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שבועות -- Shavu'ot
the Giving of the Torah
By Shlomo Phillips © May 05, 2015 (last updated May 30, 2017)

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Shavu'ot or the Festival of Weeks is the second of the three major Jewish festivals. Due to the annual counting of the Omer it is perhaps the most anticipated of our observances, other than the weekly Shabbat. Shavu'ot is Day 50 of the Omer count.

Beginning on the second day of Pesach (Passover) observant Jews "count the omer" each day until the day before Shavu'ot. This is 49 days or 7 full weeks. This is the meaning of שבועות ("Shavu'ot"), "Weeks." This is also the second of the three traditional agricultural festivals. The other two are Pesach and Sukkot.

As Chag ha-Bikkurim -- the Festival of the First Fruits of the Seven Species with which Eretz Y'israel is blessed -- Shavu'ot reminds us how our ancestors brought the first fruits of their crops to the Holy Temple in joyous thanksgiving. This reminds us today that we too should offer our very best to HaShem. Thanking and pleasing HaShem should be our first priority.

Historically the festival is also known as Chag Matan Torateinu, the Festival of the Giving of Our Torah. This is its premier importance because the giving of the Torah is what makes our people unique and makes all else possible. According to Rabbinic reckoning, HaShem gave us the Torah on the 6th of Sivan in the Hebrew year 2448 (i.e. Wednesday, May 2nd, 1313 BCE). Shavu'ot remembers this important event and the counting of the omer draws us day by day from Pesach to the giving of the Torah.

Note that we speak of the "Giving of the Torah," not of the day we "received" it. This points to a very important Jewish understanding. Just as HaShem did not "create" the world and then leave us to our own devises as imagined by the Deists, so too He "gave" the Torah to Adam in some form, and later gave its entirety to our Teacher Moshe. HaShem did not leave us without further instructions however. G-d continues to "give" the Torah to us each and every day. Likewise HaShem continues His work of creation each day. This is why religious Jews recite the Modeh Ani upon awakening each morning, thanking HaShem for restoring life. HaShem is "alive" and He works in and through His people through the gifts He bestows. For this reason, Shavu'ot recalls the first Giving of the Torah.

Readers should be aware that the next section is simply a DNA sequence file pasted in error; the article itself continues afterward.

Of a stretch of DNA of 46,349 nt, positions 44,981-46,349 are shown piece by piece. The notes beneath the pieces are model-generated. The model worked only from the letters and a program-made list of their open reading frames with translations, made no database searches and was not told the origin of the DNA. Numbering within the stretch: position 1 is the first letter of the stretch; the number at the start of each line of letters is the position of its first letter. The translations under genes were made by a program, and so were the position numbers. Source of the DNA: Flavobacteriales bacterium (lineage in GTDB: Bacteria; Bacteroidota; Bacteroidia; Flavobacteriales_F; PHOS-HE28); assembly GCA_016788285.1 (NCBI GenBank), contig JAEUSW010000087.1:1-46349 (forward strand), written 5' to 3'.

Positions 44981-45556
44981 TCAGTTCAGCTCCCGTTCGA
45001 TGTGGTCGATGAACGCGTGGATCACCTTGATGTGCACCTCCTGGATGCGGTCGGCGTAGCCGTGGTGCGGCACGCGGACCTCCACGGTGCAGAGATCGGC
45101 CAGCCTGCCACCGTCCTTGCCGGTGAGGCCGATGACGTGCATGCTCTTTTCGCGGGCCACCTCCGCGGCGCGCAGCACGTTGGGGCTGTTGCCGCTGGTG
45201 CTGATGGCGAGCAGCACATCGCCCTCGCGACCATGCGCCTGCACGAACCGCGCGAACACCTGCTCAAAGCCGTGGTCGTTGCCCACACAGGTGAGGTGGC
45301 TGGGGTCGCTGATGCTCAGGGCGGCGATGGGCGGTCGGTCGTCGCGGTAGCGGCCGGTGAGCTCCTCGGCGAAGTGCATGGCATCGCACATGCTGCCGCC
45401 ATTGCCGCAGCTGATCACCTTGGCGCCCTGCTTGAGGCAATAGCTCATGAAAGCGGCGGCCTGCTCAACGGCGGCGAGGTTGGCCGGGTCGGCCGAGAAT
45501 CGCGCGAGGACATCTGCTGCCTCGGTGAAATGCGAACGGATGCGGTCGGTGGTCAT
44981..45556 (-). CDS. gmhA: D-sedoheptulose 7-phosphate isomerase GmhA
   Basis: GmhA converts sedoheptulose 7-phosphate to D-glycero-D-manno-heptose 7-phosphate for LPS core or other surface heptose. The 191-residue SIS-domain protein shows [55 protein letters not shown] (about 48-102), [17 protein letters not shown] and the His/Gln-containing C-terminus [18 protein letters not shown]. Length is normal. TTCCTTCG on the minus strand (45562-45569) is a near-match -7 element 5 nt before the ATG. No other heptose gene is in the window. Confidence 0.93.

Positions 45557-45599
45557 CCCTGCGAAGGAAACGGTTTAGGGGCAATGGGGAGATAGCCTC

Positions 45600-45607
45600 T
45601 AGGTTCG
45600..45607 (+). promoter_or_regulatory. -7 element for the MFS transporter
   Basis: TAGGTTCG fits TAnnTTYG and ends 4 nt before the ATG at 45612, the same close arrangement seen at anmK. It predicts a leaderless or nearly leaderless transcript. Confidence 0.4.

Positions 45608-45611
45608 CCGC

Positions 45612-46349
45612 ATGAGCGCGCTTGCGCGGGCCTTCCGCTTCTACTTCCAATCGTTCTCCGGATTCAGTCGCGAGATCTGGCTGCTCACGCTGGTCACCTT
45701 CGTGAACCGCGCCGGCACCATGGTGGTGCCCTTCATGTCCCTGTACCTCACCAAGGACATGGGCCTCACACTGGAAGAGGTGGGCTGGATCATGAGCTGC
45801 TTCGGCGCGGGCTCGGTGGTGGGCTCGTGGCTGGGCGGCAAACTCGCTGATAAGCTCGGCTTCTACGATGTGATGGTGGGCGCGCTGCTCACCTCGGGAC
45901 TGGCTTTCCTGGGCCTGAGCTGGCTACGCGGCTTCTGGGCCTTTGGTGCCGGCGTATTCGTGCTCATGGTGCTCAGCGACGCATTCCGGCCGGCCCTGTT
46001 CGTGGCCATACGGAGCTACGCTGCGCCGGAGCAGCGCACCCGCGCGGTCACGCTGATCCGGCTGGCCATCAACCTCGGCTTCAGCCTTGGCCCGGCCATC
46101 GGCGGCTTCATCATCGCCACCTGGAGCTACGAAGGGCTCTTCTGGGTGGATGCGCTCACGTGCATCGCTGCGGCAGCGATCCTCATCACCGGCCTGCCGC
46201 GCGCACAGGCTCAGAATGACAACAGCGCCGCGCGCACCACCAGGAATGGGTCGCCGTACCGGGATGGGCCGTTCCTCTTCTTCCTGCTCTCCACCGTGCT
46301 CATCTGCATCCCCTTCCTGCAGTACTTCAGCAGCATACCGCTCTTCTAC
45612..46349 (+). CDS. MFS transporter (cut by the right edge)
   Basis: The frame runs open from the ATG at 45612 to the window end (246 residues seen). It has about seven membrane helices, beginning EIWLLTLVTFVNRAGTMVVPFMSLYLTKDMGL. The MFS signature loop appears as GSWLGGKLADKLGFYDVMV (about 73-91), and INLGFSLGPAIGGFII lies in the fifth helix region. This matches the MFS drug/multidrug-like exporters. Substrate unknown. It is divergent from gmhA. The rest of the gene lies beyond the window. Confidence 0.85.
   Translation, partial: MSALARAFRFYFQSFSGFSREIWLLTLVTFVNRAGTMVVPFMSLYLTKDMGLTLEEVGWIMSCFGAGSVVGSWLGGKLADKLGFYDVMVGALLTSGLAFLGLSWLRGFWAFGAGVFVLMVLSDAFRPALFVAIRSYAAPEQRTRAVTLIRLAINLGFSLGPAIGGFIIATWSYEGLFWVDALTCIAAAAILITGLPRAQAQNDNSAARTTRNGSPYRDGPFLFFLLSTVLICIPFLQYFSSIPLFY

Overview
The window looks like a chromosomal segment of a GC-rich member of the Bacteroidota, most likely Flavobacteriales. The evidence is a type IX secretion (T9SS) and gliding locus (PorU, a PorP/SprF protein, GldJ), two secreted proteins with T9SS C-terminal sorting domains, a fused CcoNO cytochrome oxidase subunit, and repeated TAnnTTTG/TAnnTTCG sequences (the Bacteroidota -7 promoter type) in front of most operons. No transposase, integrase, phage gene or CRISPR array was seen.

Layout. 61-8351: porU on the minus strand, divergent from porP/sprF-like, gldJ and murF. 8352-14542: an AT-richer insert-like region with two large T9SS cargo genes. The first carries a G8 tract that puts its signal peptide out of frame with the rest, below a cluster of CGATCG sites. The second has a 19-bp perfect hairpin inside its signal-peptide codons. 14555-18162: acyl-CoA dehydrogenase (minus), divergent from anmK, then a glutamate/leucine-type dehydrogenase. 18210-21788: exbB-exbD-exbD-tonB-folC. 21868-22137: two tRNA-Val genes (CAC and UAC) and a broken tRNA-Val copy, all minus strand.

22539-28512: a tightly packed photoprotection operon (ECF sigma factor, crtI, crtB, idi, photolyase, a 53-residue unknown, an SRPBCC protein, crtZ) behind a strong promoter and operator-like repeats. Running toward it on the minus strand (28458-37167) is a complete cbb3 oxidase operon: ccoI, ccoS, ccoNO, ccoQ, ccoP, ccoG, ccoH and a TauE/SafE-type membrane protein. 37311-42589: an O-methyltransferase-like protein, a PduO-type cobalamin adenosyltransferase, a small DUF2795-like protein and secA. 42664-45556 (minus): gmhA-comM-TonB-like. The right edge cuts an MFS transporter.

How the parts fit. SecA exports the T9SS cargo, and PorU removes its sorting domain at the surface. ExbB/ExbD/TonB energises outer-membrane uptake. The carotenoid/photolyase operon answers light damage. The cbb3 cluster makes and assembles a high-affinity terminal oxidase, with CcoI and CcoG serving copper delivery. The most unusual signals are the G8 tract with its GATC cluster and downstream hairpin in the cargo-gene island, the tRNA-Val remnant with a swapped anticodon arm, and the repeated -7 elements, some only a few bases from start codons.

Shavu'ot is also known as Pentecost, because it falls on the 50th day of the omer count. Shavu'ot has no connection with the Christian holiday of Pentecost by the way. The time proximity and name has no religious significance.

Shavu'ot Practices:

Torah study:

Tikkun Leil Shavu'ot,

Prayer

Bring in Nature

Dairy Meals

May your festival bring you joy!


Be the Blessing you were created to be
And
Don't let the perfect defeat the good


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